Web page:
after the aborted landing, the control radioed the aircraft that a tornado had been reported

four miles northwest of the airport. The co-pilot replied, “Copy, I think we got a

nice glance at it.” (Trobec, 2003)

        Shortly thereafter, the outbreak transitioned into a heavy rain event. Widespread

rainfall of 1-2 inches (2.5-5 cm) occurred in eastern South Dakota.

b. Volumetric radar analysis

        Because the Hartford and airport tornado occurred within 17 km of the KFSD

RDA, we are presented with an excellent opportunity to review a three-dimensional

volumetric radar analysis of the storm, especially by processing 0.25 km velocity range bins

available in the level 2 archive.

        Due to the close proximity of the radar targets, some quality control work with the

data is required. We are unable to discern the highest elevations of the storms because of the

so-called “cone of silence” directly above the radar. Even the maximum radar tilt (19.5 deg)

only intercepted the tornadic storms to a height of 8000 m. Neighboring radars such as

KABR show storm top reflectivity actually exceeded 14,600 m.

        In addition, the high radial velocities at close range meant there would be folding in

the unprocessed level 2 velocity data. Velocity folding occurs when the velocity of the target

exceeds the Nyquist velocity of the radar (Glickman, 2000). In the WSR-88D operating in

VCP 11, it occurs approximately above 25 m s-1, so significant velocity dealiasing needed to

be performed on this data. We did this utilizing a Gibson Ridge analyst edition level 2 viewer

with its proprietary dealiasing algorithm, assuming a storm motion of 240 degrees at 10.3 m

s-1 (20 kt) to create a storm relative velocity product.

        In the 0318 UTC volume scan (Fig. 54), a strong cyclonic couplet is immediately

apparent 21 km west of the radar. (Note there is also dealiasing failure on the squall line

southwest of the radar, in the general area where the anticyclonic bookend vortex would be

expected.) Maximum cyclonic velocities were -43 m s-1 (-84 kt) inbound and +15 m s-1 (+30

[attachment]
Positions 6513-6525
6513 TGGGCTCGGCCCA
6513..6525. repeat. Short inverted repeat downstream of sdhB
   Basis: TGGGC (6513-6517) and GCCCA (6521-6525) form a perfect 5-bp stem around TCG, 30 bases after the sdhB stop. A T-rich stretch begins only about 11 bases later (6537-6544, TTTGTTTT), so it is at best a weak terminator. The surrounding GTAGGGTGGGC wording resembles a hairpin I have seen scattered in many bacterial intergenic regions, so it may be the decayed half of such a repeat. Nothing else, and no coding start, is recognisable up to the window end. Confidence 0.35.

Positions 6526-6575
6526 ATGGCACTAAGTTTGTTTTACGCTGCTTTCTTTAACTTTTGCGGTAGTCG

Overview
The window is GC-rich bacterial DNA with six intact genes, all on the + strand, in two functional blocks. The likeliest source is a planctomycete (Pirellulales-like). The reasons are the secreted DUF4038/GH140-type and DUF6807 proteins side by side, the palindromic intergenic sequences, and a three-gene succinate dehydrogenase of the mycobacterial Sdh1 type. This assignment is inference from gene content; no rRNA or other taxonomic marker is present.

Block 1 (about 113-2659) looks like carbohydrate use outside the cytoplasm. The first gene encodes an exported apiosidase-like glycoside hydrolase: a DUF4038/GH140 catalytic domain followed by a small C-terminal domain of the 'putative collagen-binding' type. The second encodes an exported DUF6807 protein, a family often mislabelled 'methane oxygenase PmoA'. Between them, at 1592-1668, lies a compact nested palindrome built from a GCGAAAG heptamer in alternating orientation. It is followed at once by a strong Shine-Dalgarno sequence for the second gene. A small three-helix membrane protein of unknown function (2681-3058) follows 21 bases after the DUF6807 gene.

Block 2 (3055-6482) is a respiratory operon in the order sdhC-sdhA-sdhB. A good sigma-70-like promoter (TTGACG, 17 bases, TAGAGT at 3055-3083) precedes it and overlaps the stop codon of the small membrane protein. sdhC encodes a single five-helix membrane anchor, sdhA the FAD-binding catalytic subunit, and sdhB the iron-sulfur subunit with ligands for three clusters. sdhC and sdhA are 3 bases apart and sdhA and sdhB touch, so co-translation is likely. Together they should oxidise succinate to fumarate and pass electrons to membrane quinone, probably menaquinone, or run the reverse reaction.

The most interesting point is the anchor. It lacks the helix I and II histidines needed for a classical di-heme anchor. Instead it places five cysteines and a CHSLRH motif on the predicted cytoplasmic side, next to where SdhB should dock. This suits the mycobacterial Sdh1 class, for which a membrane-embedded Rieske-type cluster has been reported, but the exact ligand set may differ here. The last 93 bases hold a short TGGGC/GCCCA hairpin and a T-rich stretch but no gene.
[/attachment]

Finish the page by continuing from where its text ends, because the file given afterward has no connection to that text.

kt) outbound, totaling 58 m s-1 (114 kt) of shear in the 0.25 km storm relative data field. The

radar beam was able to sample the very lowest part of the storm, because at that distance the

0.5 deg beam height is only 200 m AGL. In a 3D view of all radar tilts, the reflectivity data

(Fig. 55) shows strong reflectivities ≥50 dBZ to a height of 8000 m in the leading edge of

the approaching squall line/bow echo. A reflectivity notch is seen where storm inflow is

developing in the bookend vortex. That notch is also seen in the storm relative velocity

fields (Fig. 56) when the 20.5 m s-1 (40 kt) isosurface is plotted.

        The line of strong inbound velocities not only bulged toward the radar, but clearly

sloped upward in the direction of the rear inflow jet behind the line. As the vortex formed,

+21 m s-1 (+40 kt) outbound winds appear farther to the north, away from the center of the

circulation, from a height only as low as 1700 m AGL (5.2 deg beam angle). The outbound

winds rapidly dropped off to a maximum of only +13 m s-1 (+25 kt) at 1400 m AGL (4.2

deg beam angle), suggesting that the strongest part of the circulation was still suspended

aloft, not yet surface-based.

        Moving ahead to the next volume scan at 0323 UTC, the circulation moved 7 km to

the northeast, on the east side of Hartford (Fig. 57). Dealiased maximum velocities were -40

m s-1 (-78 kt) inbound and +25 m s-1 (+49 kt) outbound, a total 63 m s-1 (127 kt) of